Team Processes Please respond to the following questions along with

 

Team Processes

Please respond to the following questions along with at least 2 substantive peer replies (for a minimum of 3 posts):

Which team processes can have a positive influence on team performance? Which processes can have negative effects?  

Provide an example of each (process with positive influence AND process with negative) that you’ve personally experienced in your life.

 

Organizational Behavior – Week #6 Lecture 1

Decision Making

Greetings Class and welcome to Week 6!  After completion of this week, the class will be 75% complete…there’s no turning back now 🙂  With respect to your project, you have three full weeks to make the necessary updates and tweaks prior to final submittal. If you find yourself struggling with any the feedback I provided to you last week on your title page, outline, or references page, feel free to send me a note or give me a call to discuss. The sooner we work out the bugs, the better off you’ll be as we head down the home stretch.  

Now, let’s shift our focus to one of the major topics in this week’s reading…decision making. Regardless of your formal or informal leadership status within your organization(s), you undoubtedly make multiple decisions every day. Some of those decisions have minimal impact to others while others can cause extreme pain or pleasure to various folks. My goal in the next few paragraphs is to review the decision-making process and use that process to reflect on a decision that impacted all of us.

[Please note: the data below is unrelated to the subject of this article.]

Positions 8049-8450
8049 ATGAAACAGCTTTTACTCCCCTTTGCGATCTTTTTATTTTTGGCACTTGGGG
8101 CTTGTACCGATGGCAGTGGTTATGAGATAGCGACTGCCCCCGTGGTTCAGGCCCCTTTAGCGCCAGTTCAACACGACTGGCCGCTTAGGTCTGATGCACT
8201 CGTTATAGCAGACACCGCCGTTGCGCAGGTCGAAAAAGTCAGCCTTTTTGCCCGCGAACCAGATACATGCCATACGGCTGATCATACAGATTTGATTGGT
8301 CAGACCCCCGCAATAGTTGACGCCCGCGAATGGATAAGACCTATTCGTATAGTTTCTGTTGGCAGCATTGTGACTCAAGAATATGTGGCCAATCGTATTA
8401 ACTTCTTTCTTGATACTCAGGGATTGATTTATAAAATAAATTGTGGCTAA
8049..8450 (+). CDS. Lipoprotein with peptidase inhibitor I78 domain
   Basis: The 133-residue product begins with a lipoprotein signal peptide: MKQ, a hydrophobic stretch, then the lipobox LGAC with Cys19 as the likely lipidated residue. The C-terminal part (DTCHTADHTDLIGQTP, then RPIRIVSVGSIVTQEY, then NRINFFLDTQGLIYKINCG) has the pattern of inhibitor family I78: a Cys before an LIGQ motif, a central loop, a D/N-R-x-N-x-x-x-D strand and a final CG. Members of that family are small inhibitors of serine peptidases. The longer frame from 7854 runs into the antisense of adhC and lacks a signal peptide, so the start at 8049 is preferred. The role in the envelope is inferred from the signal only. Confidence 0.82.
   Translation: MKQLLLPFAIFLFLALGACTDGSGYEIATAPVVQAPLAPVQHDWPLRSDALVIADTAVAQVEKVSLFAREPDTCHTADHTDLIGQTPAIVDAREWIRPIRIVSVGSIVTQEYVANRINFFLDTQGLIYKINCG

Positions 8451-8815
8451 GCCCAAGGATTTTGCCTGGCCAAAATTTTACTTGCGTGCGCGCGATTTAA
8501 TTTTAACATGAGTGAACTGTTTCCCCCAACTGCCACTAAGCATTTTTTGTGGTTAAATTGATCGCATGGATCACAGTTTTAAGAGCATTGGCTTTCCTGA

Let’s get started with the process of decision making as explained by Hitt, Miller, and Colella in Exhibit 10-1 on page 312 of the text:

·  Define the problem – At first glance, this sounds like an easy first step. That being said, defining the problem can get complicated depending on the situation. The text uses the example of a machine breaking down. Is the problem that the machine is broken? Or, is there a bigger issue that caused the machine to break such as too much strain on a single machine within a set period of time? What I want you to remember about this first step is to be cautious and consider various viewpoints before clearly bounding the problem.

·  Identify decision criteria – This step in the process determines what criteria, or information, the decision maker needs to collect in order to compare alternative solutions. This is an important step in the process.

·  Gather and evaluate evidence – In the prior step, you defined what information was important to collect. In this step, you will collect that information and evidence being careful not to purge evidence even if it looks unimportant at the time.